US and Canada reach trade deal, keep NAFTA trilateral

Revamped agreement removes tariff risks from around $1.2trn worth of a goods each year

The US and Canada have reportedly agreed on a trade deal that would save the North American Free Trade Agreement as a trilateral bloc after more than a year of tortuous negotiations. According to media reports Canada agreed late Sunday, just hours before a midnight deadline, to settle differences, with both sides making concessions and seal the deal, rescuing a three-country, $1.2trn open-trade zone that had been about to collapse after nearly a quarter century. The new deal is going to be known as the US-Mexico-Canada Agreement or USMCA. 

“It’s a good day for Canada,” Prime Minister Justin Trudeau told reporters after a late-night cabinet meeting to discuss the deal, which triggered a jump in global financial markets. In a joint statement later, Canada and the United States said it would “result in freer markets, fairer trade and robust economic growth in our region”.

"It will strengthen the middle class, and create good, well-paying jobs and new opportunities for the nearly half billion people who call North America home," said US Trade Representative Robert Lighthizer and Canadian Foreign Affairs Minister Chrystia Freeland in their statement.

The deal will preserve a trade dispute settlement mechanism that Canada fought hard to maintain to protect its lumber industry and other sectors from US anti-dumping tariffs. But not without a hefty cost. Ottawa has agreed to provide US dairy farmers access to about 3.5 percent of its approximately $16bn annual domestic dairy market. Although Canadian sources said its government was prepared to offer compensation, local dairy farmers reacted angrily.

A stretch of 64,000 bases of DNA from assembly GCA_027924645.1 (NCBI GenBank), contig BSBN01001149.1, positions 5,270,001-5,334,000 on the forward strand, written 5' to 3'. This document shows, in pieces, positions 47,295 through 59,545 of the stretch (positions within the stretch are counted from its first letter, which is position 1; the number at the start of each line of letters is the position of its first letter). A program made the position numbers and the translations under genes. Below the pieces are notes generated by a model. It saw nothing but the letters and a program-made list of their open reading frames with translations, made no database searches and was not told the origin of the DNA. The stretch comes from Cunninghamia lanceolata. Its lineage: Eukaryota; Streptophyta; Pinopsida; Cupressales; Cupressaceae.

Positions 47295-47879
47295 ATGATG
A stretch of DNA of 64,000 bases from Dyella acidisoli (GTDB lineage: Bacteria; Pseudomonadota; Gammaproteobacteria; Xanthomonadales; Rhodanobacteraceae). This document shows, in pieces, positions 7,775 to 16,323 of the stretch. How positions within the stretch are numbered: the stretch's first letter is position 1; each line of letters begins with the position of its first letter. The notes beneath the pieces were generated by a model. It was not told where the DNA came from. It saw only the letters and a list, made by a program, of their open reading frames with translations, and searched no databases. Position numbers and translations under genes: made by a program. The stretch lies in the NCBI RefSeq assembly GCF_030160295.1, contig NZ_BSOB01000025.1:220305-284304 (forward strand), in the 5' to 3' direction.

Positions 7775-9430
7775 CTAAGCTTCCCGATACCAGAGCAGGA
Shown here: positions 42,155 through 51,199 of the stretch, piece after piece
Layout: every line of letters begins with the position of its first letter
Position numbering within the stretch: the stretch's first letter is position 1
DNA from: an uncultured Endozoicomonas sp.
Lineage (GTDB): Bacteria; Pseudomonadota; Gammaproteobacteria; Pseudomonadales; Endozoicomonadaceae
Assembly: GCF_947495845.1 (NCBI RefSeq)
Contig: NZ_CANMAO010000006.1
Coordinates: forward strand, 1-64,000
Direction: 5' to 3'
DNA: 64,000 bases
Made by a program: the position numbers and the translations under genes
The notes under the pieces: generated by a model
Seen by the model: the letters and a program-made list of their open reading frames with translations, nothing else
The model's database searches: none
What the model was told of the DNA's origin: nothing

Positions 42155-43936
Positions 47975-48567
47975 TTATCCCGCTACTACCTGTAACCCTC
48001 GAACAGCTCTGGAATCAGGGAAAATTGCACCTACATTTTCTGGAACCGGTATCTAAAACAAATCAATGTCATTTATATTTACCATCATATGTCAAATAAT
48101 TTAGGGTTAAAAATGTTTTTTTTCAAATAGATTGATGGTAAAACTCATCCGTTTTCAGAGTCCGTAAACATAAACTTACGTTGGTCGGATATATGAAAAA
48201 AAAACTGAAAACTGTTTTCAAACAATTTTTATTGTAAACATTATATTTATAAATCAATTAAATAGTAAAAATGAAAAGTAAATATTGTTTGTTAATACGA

“We fail to see how this deal can be good for the 220,000 Canadian families that depend on dairy for their livelihood.” Pierre Lampron, president of Dairy Farmers of Canada, said in a statement.

The deal also failed to resolve US tariffs on Canada’s steel and aluminum exports.

On the positive side, however the framework agreement removes a significant tariff-related risk for the global financial markets heading into the final months of the year. Canada and Mexico each agreed to a quota of 2.6m passenger vehicles exported to the United States in the event that Trump imposes 25 percent global autos tariffs on national security grounds. The quota would allow for significant growth in tariff-free automotive exports from Canada above current production levels of about 2m units, safeguarding Canadian plants. It is also well above the 1.8m cars and SUVs Mexico sent north last year. 

The agreement with Canada and Mexico — two of the United States' biggest trading partners — represents a great victory for President Donald Trump since it fulfills his campaign pledge to renegotiate or rip up the trade pact, calling it "the worst deal maybe ever signed." It also avoids his threat to exclude Canada if the talks failed, preventing a complete chaos for businesses that rely on trade between the countries. Trump’s primary objective in reworking NAFTA was to bring down US trade deficits, a goal he has also pursued with China, by imposing hundreds of billions of dollars in tariffs on imported goods from the Asian giant.

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